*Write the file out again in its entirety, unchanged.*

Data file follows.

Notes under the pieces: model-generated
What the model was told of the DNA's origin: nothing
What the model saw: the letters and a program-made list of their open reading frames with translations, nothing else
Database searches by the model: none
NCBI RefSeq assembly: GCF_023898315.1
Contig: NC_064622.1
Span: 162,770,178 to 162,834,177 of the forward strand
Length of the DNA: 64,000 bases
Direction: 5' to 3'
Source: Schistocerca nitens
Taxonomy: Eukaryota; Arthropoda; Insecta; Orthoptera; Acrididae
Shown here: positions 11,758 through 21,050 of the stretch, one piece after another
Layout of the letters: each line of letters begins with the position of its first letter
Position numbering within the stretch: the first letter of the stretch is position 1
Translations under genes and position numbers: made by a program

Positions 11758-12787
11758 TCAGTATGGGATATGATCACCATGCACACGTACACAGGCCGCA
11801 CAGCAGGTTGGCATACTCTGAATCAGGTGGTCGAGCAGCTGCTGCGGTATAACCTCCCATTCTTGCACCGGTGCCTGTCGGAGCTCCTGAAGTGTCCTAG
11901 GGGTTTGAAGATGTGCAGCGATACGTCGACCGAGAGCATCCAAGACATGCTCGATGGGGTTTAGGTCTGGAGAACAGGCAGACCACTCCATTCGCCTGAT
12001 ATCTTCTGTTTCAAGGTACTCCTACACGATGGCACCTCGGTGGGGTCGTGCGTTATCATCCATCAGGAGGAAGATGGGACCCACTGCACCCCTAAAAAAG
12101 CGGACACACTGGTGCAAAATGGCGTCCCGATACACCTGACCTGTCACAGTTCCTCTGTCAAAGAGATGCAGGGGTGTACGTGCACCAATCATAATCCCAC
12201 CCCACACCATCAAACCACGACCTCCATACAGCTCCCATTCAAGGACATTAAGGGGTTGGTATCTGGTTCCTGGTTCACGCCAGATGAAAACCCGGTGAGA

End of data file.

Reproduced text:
Notes under the pieces: model-generated
What the model was told of the DNA's origin: nothing
What the model saw: the letters and a program-made list of their open reading frames with translations, nothing else
Database searches by the model: none
NCBI RefSeq assembly: GCF_023898315.1
Contig: NC_064622.1
Span: 162,770,178 to 162,834,177 of the forward strand
Length of the DNA: 64,000 bases
Direction: 5' to 3'
Source: Schistocerca nitens
Taxonomy: Eukaryota; Arthropoda; Insecta; Orthoptera; Acrididae
Shown here: positions 11,758 through 21,050 of the stretch, one piece after another
Layout of the letters: each line of letters begins with the position of its first letter
Position numbering within the stretch: the first letter of the stretch is position 1
Translations under genes and position numbers: made by a program

Positions 11758-12787
11758 TCAGTATGGGATATGATCACCATGCACACGTACACAGGCCGCA
11801 CAGCAGGTTGGCATACTCTGAATCAGGTGGTCGAGCAGCTGCTGCGGTATAACCTCCCATTCTTGCACCGGTGCCTGTCGGAGCTCCTGAAGTGTCCTAG
11901 GGGTTTGAAGATGTGCAGCGATACGTCGACCGAGAGCATCCAAGACATGCTCGATGGGGTTTAGGTCTGGAGAACAGGCAGACCACTCCATTCGCCTGAT
12001 ATCTTCTGTTTCAAGGTACTCCTACACGATGGCACCTCGGTGGGGTCGTGCGTTATCATCCATCAGGAGGAAGATGGGACCCACTGCACCCCTAAAAAAG
12101 CGGACACACTGGTGCAAAATGGCGTCCCGATACACCTGACCTGTCACAGTTCCTCTGTCAAAGAGATGCAGGGGTGTACGTGCACCAATCATAATCCCAC
12201 CCCACACCATCAAACCACGACCTCCATACAGCTCCCATTCAAGGACATTAAGGGGTTGGTATCTGGTTCCTGGTTCACGCCAGATGAAAACCCGGTGAGA